The false economy of worker's rights

Discussion in 'The Intelligence Cell' started by supermatelot, Jun 19, 2011.

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  1. I think that although employee law has it's foundations set in protecting the employee in the workplace etc, it has created false expectations and with added union involvment has created many environments where wholly unrealistic demands are seen by some employees as being quite legitimate. Over a period of time this is to the detriment of the whole economy.
    I have cited a few examples on Arrse recently but I will mention again situations that highlight that sometimes a little knowledge is dangerous:

    Employee told cannot smoke here - does a bit of googling and tries to invoke human rights.

    Newly acquired employee crossed over via TUPE feeling very aggrieved due to being pulled in for a "chat" after a string of absences. His previous T&Cs allowed this disciplinary measure but it was never invoked.

    We all know about the underclass and the "It's me rights innit" attitude that prevails. Is this creeping into the employed sector also, aided by increased worker's rights legislation and union involvment?
     
  2. More likely it's employees getting sick of employers doing their damndest to get around those laws designed to protect workers: most factories here "persuade" staff to opt out of Working Time Regs; I heard recently of a multi-national burger emporium telling a potential employee ( my nephew) that his first "shift" would be 30 hours, as he's entitled to 11 hours off between "shifts" they're trying to increase shift length... needless to say he didn't take the job. Meanwhile, I went back to work 2 weeks after a stroke as the doctor couldn't think of any reason why I shouldn't; 6 months on, the firm has just cut my hours ( and pay) by 25% because elf'nsafety are "concerned" about my health, no debate, no medical, nada, zilch, it's suck it up or feck off.
    As to "no smoking", shortly after the ban came in I was stood on a platform at Peterborough station having a fag in peace and bothering nobody. The duty nazi insisted that I couldn't smoke because it was an "enclosed" area. I pointed out that we were, in fact, on an open platform, in winter, in the teeth of a force 8 blizzard.
     
  3. Opting out of work time regs allows more hours to be given - ergo more pay. Same at my place. No persuation but the moment someone is given less than the minimum of 48 per week that they think they are entitled to they scream blue murder!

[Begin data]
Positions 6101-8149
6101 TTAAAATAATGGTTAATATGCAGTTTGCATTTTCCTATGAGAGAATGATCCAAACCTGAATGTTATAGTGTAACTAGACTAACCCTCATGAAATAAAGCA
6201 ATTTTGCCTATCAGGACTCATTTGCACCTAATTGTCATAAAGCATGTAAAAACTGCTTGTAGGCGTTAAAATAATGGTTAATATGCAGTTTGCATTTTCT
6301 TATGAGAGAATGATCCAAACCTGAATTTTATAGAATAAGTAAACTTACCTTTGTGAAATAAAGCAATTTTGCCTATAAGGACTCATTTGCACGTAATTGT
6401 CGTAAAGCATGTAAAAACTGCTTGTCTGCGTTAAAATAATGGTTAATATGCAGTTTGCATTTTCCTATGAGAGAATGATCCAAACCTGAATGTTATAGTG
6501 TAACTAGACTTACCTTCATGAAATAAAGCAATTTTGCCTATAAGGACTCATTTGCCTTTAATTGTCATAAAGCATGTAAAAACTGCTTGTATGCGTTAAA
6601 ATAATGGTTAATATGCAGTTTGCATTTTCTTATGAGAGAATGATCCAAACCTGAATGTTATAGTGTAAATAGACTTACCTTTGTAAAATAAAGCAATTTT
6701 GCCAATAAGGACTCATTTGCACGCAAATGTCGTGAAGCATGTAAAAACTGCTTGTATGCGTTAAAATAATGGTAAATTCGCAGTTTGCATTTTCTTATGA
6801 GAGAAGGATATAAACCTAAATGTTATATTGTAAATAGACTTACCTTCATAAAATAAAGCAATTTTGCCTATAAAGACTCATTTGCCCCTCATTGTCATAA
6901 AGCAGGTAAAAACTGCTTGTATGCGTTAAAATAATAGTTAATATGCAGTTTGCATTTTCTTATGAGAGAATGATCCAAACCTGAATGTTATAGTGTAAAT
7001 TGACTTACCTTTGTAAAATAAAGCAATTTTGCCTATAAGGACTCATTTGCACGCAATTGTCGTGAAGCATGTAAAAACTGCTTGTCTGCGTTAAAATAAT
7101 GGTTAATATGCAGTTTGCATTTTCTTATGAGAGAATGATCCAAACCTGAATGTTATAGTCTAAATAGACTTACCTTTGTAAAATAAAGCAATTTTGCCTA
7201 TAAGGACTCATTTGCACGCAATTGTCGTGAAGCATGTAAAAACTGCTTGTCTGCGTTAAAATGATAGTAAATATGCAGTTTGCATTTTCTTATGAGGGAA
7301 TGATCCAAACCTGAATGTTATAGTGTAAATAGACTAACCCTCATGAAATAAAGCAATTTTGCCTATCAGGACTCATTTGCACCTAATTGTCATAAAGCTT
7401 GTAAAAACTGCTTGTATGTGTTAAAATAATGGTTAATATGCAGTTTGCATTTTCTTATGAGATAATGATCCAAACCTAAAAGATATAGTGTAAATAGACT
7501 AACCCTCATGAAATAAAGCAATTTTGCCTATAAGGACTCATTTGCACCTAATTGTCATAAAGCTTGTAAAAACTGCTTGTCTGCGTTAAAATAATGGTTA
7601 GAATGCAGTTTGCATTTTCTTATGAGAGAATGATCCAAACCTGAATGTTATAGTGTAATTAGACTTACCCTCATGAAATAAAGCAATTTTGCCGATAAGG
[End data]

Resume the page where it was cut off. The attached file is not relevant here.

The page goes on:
Maybe it's just my workplace and my disillusionment with the work ethics of civvies??
     
  4. You should get out more if you actually believe this WUMery. More hours from a working time opt out does not equal more pay. I can guess what you do with your lunch breaks; fleck spittled comments about coons and civil serpants on the Torygraph site is it? As for the burning matyrism of being and ex-matelot/squaddie/crab with your superior work ethic (Sally Bash/sports afternoons /squadron bars /hiding in the vehicle park), do be brief. The only one that believes this is you.
     
  5. Try reading again in the morning when you've sobered up mate ;)
     
  6. I think your examples are more to do with individuals taking the piss than any widespread failing. That's the thing about rules, someone will always try to manipulate them to their own personal advantage. Some of these people will only have the resources of a limited intellect and google while others will have a battery of corporate lawyers. In the round, it works out more to the benefit of the ordinary joe than against.

    As to 'opting out' of the working time directive, like everything else that's a matter of power. I can think of a number of times where I've been effectively placed in a situation where I had no realistic choice but to - entirely voluntarily, of course - 'opt' to work unpaid overtime for an organisation posting bumper profits. It was shit but there was nothing I could do about it other than throw myself on the dole.

    Employers routinely take the piss - why should employees be held to a higher moral standard?
     
  7. There is a delicate balance between employees taking the piss and the employers doing the same. When the financial crises kicked in the company I work for came before the unions and said we can't afford a pay rise. Fair enough, the unions said fine and we just sucked it up. The company then proceeded to announce bumper profits on a company wide webcast about two months later.